Wednesday, August 13, 2008

“The Last Vampire” by Patricia Rosemoor & Marc Paoletti

Spawned of alchemy and blood, he was the last of a brutal, ancient line. Now he has just been reborn.

Deep in a Texas cave, the military unearths a five-hundred-year-old corpse, its desiccated flesh teeming with mysterious DNA that can transform mortals into beings of unimaginable power.

Captain Scott Boulder, leader of a Black Ops unit that has been endowed with these superhuman abilities, is among the first to benefit from the find. But when, with the help of a voodoo priestess, the creature is conjured to life, unleashing an ancient evil bent on reinstating its poisonous kind on earth, Scott knows he must return the monster to the grave. But this is no ordinary vampire. Once a brutal torturer in the Spanish Inquisition, it can bend the laws of science and magic in horrifying new ways.

Powerless to fight this evil alone, Scott grudgingly seeks the aid of reclusive anthropologist Leah Maguire, an expert in the mystical rituals of the past. To keep humanity from entering a new Dark Age, Scott and Leah will battle unspeakable horrors and will sacrifice everything they hold dear–perhaps even their own humanity–to destroy the last vampire.

Only a few chapters into The Last Vampire I found that I had to force myself to continue reading, which is never a good sign. It was not any one particular thing but a collection of factors. The writing is very stiff and unimaginative - almost plodding. A relationship develops very slowly between Scott and Leah but there is no demonstrated chemistry. Leah moans (and moans) in her inner dialogue about the earlier loss of her family to the very vampire they are hunting. This is I suppose meant to build empathy with her character but there are no significant scenes presented to show us why we should care about her lost family or her angst. Similar problems abound with Scott’s inner dialogue about his family and brother.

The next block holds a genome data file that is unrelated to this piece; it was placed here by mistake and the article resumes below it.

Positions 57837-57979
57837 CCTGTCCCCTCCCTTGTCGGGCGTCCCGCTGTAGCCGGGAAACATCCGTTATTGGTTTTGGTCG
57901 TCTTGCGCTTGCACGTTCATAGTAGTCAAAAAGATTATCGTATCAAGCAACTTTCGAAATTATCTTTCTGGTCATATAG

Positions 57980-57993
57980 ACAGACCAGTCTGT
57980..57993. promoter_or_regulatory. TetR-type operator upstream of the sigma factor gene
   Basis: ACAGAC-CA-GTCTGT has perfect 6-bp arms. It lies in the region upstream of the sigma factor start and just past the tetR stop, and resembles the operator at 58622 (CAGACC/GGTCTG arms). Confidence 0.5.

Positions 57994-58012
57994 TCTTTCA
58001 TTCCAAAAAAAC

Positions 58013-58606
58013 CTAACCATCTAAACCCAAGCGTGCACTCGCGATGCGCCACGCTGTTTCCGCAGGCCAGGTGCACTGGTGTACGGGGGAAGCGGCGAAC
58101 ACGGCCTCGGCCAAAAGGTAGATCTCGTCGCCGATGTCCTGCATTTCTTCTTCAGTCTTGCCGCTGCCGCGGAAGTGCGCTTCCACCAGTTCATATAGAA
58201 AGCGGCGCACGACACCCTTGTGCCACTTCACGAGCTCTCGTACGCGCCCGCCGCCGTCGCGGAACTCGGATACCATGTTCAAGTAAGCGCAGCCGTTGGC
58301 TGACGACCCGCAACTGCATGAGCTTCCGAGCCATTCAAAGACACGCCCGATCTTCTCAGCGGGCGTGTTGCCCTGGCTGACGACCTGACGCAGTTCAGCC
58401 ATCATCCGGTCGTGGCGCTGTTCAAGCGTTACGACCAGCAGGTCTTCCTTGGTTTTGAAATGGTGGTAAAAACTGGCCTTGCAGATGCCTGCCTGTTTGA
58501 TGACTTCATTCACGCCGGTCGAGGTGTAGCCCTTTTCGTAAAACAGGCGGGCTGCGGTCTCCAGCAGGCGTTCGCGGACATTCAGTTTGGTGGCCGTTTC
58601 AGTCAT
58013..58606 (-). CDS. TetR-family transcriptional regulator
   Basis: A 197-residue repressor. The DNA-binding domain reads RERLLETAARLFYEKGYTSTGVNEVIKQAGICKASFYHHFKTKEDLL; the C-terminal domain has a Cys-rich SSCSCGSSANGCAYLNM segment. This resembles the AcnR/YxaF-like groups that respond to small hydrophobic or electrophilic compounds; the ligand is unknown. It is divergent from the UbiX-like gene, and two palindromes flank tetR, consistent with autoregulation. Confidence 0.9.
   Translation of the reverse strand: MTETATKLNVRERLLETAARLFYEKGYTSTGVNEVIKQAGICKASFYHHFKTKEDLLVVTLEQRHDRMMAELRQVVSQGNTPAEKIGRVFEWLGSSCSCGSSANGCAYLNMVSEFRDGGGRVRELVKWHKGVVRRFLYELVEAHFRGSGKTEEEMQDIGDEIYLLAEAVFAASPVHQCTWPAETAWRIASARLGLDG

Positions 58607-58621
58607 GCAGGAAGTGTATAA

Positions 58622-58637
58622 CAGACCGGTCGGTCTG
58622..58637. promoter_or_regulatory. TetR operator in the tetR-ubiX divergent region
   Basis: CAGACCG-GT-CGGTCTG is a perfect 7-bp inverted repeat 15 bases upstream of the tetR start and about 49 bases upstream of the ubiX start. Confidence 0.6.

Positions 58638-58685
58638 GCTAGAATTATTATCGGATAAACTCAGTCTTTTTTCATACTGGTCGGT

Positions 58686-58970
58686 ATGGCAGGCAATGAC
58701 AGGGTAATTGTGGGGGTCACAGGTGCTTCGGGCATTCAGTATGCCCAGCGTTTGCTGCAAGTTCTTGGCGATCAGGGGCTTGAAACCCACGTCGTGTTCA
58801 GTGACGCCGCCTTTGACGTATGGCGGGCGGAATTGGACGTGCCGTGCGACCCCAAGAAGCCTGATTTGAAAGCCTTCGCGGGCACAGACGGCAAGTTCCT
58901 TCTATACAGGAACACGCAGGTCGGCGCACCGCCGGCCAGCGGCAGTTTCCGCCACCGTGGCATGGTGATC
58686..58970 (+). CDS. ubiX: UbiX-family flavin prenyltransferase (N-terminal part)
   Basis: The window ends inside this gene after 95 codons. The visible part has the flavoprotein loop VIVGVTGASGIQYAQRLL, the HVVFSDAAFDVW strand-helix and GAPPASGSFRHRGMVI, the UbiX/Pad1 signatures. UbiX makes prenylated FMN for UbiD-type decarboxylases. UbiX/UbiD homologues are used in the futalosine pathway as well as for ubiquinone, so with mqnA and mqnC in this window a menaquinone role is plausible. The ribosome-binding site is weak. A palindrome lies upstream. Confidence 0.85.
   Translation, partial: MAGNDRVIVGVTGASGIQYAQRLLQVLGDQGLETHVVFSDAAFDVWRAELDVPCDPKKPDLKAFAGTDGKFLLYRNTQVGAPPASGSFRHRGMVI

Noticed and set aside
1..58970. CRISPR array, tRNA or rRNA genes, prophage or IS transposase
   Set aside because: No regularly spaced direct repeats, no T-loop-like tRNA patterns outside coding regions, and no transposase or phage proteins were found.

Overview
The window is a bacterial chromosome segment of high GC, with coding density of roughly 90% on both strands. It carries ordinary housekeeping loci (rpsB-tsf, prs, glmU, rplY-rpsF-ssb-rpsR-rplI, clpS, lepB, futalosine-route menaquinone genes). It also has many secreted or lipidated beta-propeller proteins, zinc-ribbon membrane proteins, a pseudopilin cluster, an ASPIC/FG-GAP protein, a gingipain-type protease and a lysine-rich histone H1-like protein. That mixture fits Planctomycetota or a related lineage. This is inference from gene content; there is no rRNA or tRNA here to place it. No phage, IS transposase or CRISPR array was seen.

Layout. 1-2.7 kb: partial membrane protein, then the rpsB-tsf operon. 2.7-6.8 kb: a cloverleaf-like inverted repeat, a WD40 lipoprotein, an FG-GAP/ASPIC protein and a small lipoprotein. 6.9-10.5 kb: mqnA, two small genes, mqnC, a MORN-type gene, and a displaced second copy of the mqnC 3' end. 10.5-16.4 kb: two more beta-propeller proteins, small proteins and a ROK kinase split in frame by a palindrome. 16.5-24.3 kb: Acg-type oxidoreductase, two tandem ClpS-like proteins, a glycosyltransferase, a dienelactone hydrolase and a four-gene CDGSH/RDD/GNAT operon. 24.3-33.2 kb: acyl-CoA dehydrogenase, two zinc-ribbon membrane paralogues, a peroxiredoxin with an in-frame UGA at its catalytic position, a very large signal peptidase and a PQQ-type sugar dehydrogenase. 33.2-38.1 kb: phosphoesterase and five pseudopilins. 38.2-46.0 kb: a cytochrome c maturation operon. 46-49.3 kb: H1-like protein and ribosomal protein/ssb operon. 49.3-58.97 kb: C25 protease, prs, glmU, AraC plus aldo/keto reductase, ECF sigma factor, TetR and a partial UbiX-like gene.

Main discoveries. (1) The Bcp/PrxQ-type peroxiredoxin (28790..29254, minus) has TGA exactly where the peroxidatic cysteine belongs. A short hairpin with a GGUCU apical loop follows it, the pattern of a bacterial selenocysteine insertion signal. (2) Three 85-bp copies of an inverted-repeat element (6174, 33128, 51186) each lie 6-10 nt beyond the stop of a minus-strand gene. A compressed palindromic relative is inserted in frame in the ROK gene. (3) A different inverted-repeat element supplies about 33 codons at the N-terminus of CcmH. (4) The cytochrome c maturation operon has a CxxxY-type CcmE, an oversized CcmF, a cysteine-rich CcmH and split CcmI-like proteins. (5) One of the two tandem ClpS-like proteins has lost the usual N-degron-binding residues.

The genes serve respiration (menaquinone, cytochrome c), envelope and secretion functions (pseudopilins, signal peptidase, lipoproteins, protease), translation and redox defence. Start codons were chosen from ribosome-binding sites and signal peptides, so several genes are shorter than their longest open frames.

The premise of an elite black ops fighting force, comprised of men genetically modified by vampire DNA is interesting, however the story which is billed as a thriller lacks thrills. An early aircraft hijacking rescue and a later attack on the vampire are lacklustre. There are also too many holes in the portrayal of military procedure and practice to provide any real credibility. Similar to TV shows that feature huge organizations as a backdrop but you never see more then one office or a few people on screen at a time because there isn’t the budget–the world building lacks appropriate scope.

Other off-kilter things include the setting in New Orleans which seems to have been selected merely because one of the bad guys (a woman) is a voodoo priestess. But why would the military operate a covert elite military operation out of New Orleans using a vampire mummy found in Texas other then to justify the use of voodoo as a plot device?

On a return visit to the cave where the vampire was imprisoned, Leah and Scott recognize the markings used to restrain the vampire and from them identify the location of the church that was home base to whoever put the protections in place (why a priest from a New Orleans parish imprisoned a vampire in a cave in Texas is never explained). If it was so easy to do this why didn’t the military figure that out the first time around and investigate?

It is even revealed that Andre, the vampire of the title was sired by none other then Vlad Tepes or Dracula. I cringed. Depiction of the vampiric powers and voodoo is also pretty much cliché. As a final observation, I find that the cover blurb above is actually more exciting then the books itself. Apparently there is a sequel planned but if this is the start of a new series, I can’t recommend it.

Read the Prologue and Chapter 1.


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